Published at Tuesday, April 10th 2018. by Rubina Sibilla in Fishing Reels.
It′s not unusual to see their tackle banging around in the back of a pickup going down a dusty road or stored in a boat locker without being washed after a day fishing in saltwater. I often see reels spooled improperly drags set incorrectly and precious fishing days ruined because a reel wouldn′t cast right.
There are three types of drag systems : 1. Spring and pawl or “click and pawl” systems feature a spring that pushes the prawl into a gear on the reel spool to produce a drag. Spring and pawl is best for light fishing when targeting panfish 2. Disc drag pushes a large-diameter pad against the reel spool′s braking surface. Pressure is applied directly to increase overall control and efficiency. Cork or synthetic materials like Teflon are used in disc drag systems. Cork provides a smoother more consistent pressure and can be easily adjusted. These systems are great for fighting large strong fish 3. Caliper drag systems fall between disc and spring and pawl. A caliper pad pushes against the braking surface of the spool. This friction slows the way the reel spool spins.
After cleaning components are inspected before reassembly. If a part won′t endure a complete season it needs to be replaced. Items subject to normal wear and tear like plastic drag knobs are checked for stress cracks. Drag washers typically last a couple of years depending on use; a shiny or worn one needs to be replaced immediately. Technicians also know whether to lube the drag washers. Certain drag material requires lubricants to work properly while others are designed to stay dry and grease-free. Keep your spinners spinning smoothly and they won′t let you down when that drag starts screaming.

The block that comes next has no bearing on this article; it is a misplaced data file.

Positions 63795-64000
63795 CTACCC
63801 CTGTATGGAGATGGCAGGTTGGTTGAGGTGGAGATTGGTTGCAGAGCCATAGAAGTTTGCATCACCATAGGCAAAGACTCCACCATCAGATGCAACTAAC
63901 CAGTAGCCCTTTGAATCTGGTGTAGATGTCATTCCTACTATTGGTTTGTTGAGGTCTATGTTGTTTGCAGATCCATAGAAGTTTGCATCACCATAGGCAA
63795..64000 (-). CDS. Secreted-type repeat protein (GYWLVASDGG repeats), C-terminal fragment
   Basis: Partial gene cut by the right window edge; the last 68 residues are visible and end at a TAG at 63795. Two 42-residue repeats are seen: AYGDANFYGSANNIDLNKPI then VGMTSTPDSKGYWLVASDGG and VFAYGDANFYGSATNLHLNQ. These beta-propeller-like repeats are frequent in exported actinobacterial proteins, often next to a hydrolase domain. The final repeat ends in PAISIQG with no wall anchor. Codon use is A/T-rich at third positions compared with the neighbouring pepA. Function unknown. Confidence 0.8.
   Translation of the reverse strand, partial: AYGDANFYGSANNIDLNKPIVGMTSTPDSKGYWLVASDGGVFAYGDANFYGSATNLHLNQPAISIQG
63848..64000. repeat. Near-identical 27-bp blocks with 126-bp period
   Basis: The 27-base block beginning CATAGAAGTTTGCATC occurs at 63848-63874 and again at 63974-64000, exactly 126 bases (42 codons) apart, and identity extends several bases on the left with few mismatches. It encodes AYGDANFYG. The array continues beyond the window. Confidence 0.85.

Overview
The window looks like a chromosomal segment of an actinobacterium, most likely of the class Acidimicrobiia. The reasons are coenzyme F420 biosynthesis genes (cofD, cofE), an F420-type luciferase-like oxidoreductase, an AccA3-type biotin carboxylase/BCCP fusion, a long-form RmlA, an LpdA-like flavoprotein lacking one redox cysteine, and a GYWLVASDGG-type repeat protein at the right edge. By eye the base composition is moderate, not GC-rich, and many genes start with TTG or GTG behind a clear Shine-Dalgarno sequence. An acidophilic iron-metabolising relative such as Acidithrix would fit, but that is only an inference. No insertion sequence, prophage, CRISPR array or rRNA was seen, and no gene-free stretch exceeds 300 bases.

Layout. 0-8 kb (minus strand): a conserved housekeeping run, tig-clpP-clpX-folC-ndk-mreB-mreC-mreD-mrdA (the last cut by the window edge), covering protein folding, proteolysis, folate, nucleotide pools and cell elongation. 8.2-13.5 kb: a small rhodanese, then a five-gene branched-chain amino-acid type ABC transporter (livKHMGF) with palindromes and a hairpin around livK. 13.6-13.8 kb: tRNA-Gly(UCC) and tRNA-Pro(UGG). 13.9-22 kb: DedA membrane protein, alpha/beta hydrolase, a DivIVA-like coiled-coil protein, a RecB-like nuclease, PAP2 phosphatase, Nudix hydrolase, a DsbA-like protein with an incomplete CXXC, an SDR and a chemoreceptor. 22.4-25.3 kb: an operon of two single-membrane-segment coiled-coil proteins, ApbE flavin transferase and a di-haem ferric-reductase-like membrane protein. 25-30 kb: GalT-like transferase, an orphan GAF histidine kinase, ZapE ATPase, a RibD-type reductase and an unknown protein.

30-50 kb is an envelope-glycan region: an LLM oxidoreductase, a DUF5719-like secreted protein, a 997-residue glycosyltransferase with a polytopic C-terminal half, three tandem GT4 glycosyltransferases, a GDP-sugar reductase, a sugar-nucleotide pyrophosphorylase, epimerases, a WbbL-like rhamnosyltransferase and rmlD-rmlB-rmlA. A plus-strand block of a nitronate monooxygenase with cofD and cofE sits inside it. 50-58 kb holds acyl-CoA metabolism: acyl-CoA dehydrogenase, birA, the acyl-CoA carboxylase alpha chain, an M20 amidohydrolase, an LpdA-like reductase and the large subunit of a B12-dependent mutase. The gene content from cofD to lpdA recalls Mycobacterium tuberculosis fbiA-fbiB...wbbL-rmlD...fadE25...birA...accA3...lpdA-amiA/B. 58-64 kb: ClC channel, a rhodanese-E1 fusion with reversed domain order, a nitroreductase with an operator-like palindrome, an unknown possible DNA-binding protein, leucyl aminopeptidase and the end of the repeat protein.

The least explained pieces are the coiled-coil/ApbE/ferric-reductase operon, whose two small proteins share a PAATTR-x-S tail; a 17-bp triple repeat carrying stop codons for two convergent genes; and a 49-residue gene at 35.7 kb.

Each reel is a little bit different but the basics are the same. Here are the elementary steps the Kilpatricks recommend to keep your reel working properly.
Proper Brake Adjustment Equals Fewer Backlashes. You′ll make more accurate casts with fewer backlashes if you adjust your baitcasting reel′s mechanical brake according to the weight of the lure you′re casting. Look for the brake adjustment knob on the side-plate beneath the handle. With the lure attached to your line depress the free-spool button while lightly thumbing the line. When the brake knob is properly adjusted the lure should descend slowly to the ground and stop without any spool overrun. If the lure falls too quickly or slowly adjust the brake knob to compensate.
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